Holiday gatherings usually feature special foods, and often they are made with rich, fatty, calorie-laden ingredients. How to survive without spiking your blood pressure or blood glucose? Moderation in everything is a pretty good rule of thumb.

Happy new year with healthy parties

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New Year’s Eve parties are going to be in full swing in a few days. Holiday gatherings usually feature special foods, and often they are made with rich, fatty, calorie-laden ingredients. How to survive without spiking your blood pressure or blood glucose? Moderation in everything is a pretty good rule of thumb. Keep some distance from the buffet table while visiting – at least further than arm’s length. And bringing one or two of your own dishes that have been lightened-up in salt and sugar is a great idea. Here are some holiday party ideas.

Save on Calories

  • Drink calorie-free most of the evening, limited alcoholic beverages to save calories and to keep late-night driving safe.
  • Focus on fruit and vegetable offerings.
  • Make dips with healthy ingredients like plain Greek yogurt, herbs and spices.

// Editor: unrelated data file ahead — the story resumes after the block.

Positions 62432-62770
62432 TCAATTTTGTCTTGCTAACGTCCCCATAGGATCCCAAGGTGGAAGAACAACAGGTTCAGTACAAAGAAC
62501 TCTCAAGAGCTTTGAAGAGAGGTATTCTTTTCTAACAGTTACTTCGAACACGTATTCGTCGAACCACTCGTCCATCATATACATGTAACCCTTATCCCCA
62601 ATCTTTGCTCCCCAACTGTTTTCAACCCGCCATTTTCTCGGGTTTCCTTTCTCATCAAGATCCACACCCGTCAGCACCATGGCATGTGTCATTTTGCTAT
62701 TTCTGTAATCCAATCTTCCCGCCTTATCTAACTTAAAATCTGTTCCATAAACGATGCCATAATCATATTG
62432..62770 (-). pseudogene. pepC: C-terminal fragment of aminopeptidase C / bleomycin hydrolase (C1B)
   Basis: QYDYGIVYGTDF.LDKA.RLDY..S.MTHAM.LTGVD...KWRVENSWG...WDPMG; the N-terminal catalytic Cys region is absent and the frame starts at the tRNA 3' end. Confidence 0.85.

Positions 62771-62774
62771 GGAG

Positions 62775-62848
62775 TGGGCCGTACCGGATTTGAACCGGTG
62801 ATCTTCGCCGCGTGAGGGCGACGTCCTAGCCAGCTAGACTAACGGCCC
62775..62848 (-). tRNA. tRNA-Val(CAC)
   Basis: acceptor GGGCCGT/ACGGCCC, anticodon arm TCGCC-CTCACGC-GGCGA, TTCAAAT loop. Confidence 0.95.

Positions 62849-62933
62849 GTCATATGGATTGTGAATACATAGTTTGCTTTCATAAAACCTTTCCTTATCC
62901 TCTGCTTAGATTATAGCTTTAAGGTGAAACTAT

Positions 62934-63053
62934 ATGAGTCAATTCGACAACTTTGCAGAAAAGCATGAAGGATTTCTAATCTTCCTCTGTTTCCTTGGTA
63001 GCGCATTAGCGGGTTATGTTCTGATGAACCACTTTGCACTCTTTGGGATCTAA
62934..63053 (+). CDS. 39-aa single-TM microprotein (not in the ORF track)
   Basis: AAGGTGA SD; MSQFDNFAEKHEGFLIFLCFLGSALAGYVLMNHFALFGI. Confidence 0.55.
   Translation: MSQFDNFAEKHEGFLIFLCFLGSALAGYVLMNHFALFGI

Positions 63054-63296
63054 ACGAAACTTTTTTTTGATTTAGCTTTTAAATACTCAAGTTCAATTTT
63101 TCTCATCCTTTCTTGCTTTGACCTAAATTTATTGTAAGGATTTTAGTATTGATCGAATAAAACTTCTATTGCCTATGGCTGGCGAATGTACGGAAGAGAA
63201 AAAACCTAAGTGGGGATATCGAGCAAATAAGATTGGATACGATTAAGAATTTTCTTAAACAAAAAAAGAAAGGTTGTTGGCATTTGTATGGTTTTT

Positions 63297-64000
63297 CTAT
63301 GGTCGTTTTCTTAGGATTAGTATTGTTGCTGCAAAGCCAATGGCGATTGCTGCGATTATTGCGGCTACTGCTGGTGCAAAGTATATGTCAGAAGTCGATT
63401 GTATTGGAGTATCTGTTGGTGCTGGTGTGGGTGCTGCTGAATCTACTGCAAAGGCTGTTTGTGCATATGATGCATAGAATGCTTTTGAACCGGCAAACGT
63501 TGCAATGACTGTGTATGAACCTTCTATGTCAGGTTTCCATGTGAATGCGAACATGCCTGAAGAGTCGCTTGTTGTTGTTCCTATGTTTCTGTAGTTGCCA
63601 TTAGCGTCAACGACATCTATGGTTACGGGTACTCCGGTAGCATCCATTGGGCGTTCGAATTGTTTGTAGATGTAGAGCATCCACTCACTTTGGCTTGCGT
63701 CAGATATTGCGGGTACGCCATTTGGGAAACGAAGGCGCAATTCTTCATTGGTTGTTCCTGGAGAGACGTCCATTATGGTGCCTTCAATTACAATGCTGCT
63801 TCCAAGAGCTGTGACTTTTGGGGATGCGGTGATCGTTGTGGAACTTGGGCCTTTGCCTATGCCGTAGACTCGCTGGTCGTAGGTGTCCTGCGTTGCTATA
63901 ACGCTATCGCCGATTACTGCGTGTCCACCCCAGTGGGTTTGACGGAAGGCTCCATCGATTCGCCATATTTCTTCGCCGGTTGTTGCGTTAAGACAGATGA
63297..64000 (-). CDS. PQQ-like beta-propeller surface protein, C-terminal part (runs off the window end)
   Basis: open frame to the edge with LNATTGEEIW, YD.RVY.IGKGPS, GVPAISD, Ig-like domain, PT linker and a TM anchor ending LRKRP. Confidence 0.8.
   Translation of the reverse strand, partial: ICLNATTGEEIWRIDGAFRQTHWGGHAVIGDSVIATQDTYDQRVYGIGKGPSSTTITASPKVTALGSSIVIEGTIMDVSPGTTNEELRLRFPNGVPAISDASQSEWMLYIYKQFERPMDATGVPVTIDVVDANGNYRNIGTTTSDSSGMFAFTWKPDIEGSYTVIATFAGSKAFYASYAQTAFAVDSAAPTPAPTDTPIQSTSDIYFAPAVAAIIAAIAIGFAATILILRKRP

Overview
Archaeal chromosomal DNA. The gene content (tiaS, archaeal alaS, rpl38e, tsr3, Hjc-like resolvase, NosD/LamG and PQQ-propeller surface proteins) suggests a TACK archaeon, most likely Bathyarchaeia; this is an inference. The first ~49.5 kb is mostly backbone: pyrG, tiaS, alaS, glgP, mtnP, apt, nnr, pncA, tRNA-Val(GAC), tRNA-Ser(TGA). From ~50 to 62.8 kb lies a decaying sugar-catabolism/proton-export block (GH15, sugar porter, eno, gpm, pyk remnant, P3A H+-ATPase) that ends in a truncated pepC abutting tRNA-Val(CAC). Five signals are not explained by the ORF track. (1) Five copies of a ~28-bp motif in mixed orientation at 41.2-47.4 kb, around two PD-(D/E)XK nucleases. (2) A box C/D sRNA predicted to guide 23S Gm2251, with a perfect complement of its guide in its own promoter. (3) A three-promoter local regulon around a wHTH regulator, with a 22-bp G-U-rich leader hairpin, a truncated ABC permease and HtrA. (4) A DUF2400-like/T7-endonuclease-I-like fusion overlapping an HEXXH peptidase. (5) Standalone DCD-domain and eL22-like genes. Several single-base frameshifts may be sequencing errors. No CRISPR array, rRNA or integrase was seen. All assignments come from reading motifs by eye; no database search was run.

Select the Healthiest Fat Sources

  • Olive bar
  • Assorted roasted nuts
  • Avocado or guacamole
  • Hummus
  • Salmon spread

Other Healthy Options

  • 2% cheese and multi-grain crackers or pita chips
  • Turkey breast meatballs
  • Spicy shrimp
  • Smoked salmon

New Year’s Eve parties are lots of fun. It is a special time with family and friends but you can maintain reasonable eating even at the merriest of gatherings. Plan to eat your usual meals and snacks throughout the day so that you are not starved by the end of the day. Take your prescribed meds, also. Add a long walk to your day if you can, and then a good walk on New Year’s Day to off-set some of the calories consumed. Believe it or not, you really can get through the holidays without a weight gain. And you can avoid a trip to the emergency room because of a glucose or blood pressure spike.

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About the Author

Rita Smith is a Registered Dietitian and Certified Diabetes Educator. She's been working in the field of nutrition and disease prevention for more than 35 years and currently works at Sentara Martha Jefferson Hospital in Charlottesville, Va. Each week, Rita provides nutrition counseling to clients who have a variety of disorders or diseases including high cholesterol, high blood pressure, diabetes, celiac disease, irritable bowel syndrome, gastroparesis and weight management. For these clients, food choices can help them manage their health problems